Reinnervation of skeletal muscle: A comparison of nerve implantation with neuromuscular pedicle transfer in an animal model

David Meikle, Ronald E. Trachy, Charles W. Cummings

Research output: Contribution to journalArticlepeer-review

Abstract

In recent years there has been increased interest in the possibility of reinnervating paralyzed muscles, particularly the muscles of the face and of the larynx. There has been dispute over the relative effectiveness of different approaches. This study was undertaken to compare direct nerve implantation with the transfer of a neuromuscular pedicle using denervated strap muscles in a rabbit model. Reinnervation was carried out both immediately after denervation and after a delay period. Evidence of return of function was obtained by a method of long-term electromyographic monitoring and was confirmed electrically by evoked electromyography and muscle tension measurement and histologically by brain stem uptake of horseradish peroxidase. Both methods of nerve transfer produced consistently functional neuromuscular units, with physiological activity and muscle strength comparable with those in normally innervated controls. Return of function was apparent within 6 weeks of both nerve implantation and neuromuscular transfer; with this model, neither method showed a clear advantage over the other.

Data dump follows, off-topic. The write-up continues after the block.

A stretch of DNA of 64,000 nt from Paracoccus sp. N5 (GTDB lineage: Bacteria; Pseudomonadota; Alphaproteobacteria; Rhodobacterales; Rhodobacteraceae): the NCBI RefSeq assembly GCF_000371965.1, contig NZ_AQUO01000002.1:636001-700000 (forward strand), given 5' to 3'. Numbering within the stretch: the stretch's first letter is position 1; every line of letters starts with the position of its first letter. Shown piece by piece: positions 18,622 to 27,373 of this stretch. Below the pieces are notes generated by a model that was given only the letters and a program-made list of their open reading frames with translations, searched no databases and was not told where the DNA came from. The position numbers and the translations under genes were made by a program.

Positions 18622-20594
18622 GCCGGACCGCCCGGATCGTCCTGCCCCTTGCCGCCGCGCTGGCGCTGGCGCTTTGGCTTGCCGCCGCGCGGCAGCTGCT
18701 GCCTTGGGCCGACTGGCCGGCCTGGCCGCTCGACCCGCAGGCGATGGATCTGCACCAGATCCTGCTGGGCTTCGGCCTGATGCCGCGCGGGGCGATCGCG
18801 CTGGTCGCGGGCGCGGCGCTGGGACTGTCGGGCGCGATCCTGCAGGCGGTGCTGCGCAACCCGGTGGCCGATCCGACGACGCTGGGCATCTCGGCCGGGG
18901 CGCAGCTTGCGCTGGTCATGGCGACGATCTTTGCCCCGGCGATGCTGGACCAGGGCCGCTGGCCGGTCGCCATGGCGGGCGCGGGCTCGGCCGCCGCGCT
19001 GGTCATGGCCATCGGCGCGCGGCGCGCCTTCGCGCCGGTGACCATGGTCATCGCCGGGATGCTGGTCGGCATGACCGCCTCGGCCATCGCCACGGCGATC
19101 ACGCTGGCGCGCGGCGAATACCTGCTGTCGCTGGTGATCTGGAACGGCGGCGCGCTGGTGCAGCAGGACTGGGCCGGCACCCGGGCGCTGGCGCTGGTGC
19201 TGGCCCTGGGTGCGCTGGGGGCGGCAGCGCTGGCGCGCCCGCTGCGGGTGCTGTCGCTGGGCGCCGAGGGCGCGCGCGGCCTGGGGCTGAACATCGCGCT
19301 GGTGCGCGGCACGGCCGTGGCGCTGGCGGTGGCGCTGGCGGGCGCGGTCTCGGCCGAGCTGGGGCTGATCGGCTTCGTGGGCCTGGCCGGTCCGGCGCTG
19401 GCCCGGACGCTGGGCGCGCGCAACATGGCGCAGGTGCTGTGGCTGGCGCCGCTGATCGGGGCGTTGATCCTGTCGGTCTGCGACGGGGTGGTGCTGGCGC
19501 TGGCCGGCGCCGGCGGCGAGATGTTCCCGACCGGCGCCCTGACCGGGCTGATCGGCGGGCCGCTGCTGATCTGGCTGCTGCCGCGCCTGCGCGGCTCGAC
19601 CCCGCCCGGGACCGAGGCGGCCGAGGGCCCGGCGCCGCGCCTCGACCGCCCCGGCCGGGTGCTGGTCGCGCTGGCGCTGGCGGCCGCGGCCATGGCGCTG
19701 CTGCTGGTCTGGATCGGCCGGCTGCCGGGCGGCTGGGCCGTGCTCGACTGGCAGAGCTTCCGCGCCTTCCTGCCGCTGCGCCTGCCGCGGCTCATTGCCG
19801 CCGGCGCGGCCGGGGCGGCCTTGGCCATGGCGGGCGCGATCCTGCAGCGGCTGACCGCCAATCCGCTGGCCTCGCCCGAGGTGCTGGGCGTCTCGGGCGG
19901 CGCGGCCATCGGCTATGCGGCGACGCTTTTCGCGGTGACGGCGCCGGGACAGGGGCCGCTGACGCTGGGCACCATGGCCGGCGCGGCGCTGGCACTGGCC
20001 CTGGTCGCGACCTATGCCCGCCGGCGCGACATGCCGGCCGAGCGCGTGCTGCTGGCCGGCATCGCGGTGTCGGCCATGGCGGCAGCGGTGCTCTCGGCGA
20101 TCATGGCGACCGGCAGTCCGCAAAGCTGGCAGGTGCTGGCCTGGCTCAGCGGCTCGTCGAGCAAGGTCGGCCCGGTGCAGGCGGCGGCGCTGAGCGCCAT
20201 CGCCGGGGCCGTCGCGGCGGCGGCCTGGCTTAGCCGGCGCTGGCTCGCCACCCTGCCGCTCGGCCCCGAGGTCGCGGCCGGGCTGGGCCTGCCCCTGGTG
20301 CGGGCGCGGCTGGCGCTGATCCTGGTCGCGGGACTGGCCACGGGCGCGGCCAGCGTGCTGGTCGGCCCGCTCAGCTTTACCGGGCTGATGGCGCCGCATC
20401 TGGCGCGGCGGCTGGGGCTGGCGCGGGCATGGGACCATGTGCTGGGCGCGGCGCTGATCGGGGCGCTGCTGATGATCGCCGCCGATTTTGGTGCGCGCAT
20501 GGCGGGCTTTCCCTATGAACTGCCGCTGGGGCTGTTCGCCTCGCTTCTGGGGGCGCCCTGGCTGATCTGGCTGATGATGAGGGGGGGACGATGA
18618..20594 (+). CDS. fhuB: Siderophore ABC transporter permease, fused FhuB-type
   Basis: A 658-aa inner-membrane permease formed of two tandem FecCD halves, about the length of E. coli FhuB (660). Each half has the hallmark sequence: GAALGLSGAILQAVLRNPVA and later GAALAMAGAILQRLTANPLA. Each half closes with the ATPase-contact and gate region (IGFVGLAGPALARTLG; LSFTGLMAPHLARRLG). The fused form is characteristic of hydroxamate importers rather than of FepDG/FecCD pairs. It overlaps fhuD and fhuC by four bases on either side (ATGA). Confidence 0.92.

Original languageEnglish (US)
Pages (from-to)152-157
Number of pages6
JournalAnnals of Otology, Rhinology & Laryngology
Volume96
Issue number2
DOIs
StatePublished - Mar 1987
Externally publishedYes

Keywords

  • nerve implant
  • neuromuscular pedicle
  • reinnervation

ASJC Scopus subject areas

  • Otorhinolaryngology

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